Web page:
Rabid nationalism is also a virus

par Gerry Rodgers

In addition to its immediate and devastating impact on individuals and families, the Covid-19 pandemic has many other consequences. One important and dangerous one is to reinforce the resurgence of nationalism. Europeans are used to the idea that national borders are of decreasing importance in our lives, and we think that this is both desirable and normal. But for the majority of the world, borders are walls and barbed wire fences, obstacles that are designed to protect on one side and exclude on the other. We are lucky to be able to live in a more open world and take a wider view, to see how many problems and goals are common across countries and need common solutions. That is vitally true of the Covid-19 epidemic, but the immediate reaction has been a retreat to the nationalist perception and the national solution. Borders have suddenly hardened, with no obvious logic when the virus is present on both sides of the border. Supplies of masks and gels and ventilators are discussed as a competition between countries, so there is the absurdity of American and French contractors (governments?) bidding up the prices of masks in Chinese airports, or attempts by influential countries to control the flow of medicines or research into vaccines, so as to serve their own citizens first. WHO has tried to maintain the argument for a global strategy, but after years of denigration by leaders of countries who cannot see beyond their domestic political interests, the UN system as a whole is much weaker than is needed. And the international financial system has lost credibility as the adverse effects of neoliberal globalization became apparent – in which capital and goods could move freely across borders, and viruses too, but not the majority of people.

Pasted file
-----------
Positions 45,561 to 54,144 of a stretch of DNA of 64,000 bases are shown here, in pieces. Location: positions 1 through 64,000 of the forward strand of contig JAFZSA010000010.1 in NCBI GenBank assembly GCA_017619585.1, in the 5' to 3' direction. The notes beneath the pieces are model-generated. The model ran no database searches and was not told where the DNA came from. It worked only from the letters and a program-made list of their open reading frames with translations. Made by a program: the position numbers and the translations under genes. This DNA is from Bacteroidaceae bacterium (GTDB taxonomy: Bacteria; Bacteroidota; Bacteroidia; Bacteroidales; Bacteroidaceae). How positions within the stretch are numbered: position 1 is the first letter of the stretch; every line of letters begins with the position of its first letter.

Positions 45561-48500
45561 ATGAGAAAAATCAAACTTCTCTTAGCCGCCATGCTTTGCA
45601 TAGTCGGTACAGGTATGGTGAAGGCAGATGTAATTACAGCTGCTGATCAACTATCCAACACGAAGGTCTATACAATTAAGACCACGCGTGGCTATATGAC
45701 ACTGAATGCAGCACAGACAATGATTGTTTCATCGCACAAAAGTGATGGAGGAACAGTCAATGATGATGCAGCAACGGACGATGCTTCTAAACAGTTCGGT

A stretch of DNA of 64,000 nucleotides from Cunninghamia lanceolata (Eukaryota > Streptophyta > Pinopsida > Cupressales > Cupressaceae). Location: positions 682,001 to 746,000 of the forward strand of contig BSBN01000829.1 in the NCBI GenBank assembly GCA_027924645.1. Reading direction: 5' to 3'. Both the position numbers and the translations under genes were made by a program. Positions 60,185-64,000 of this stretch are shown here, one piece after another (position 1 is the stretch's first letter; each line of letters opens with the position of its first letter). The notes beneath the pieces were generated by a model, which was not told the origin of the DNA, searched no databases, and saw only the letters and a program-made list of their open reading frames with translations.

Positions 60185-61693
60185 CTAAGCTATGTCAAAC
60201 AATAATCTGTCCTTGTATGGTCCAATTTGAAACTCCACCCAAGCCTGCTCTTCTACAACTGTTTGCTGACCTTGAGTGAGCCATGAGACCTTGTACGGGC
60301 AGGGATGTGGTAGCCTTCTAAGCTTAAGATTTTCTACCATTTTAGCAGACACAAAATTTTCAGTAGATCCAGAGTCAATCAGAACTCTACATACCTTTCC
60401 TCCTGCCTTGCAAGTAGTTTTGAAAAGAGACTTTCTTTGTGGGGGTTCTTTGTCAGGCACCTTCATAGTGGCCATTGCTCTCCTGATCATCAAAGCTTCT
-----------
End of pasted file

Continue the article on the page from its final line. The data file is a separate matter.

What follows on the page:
The nationalist agenda is tied to power, and built on lies. In country after country, leaders proclaim how their countries are ahead of the curve in the control of the pandemic, even when the claim is demonstrably false, as in the US and the UK, for example. George Orwell understood how important it is for authoritarian states to control history, so that past mistakes are redefined as successes, and today’s slogans and rules are presented as eternal, even if they were changed yesterday.

It is part of the nationalist agenda that we are better than them, and that justifies keeping them out, and serving us first. National aggrandisement comes before the safety of humanity. But it also serves the goal of power. In times of stress and crisis, for reasons which must surely be rooted in mass psychology, leaders become the carriers of the hope of the population, regardless of their plausibility or capability. It is always helpful for politicians to have an enemy, and the Covid 19 virus is a convenient enemy for those whose ultimate goal is power and control.

We need to escape from rabid nationalism. The pandemic should not be allowed to prevent that.

Gerry Rogers

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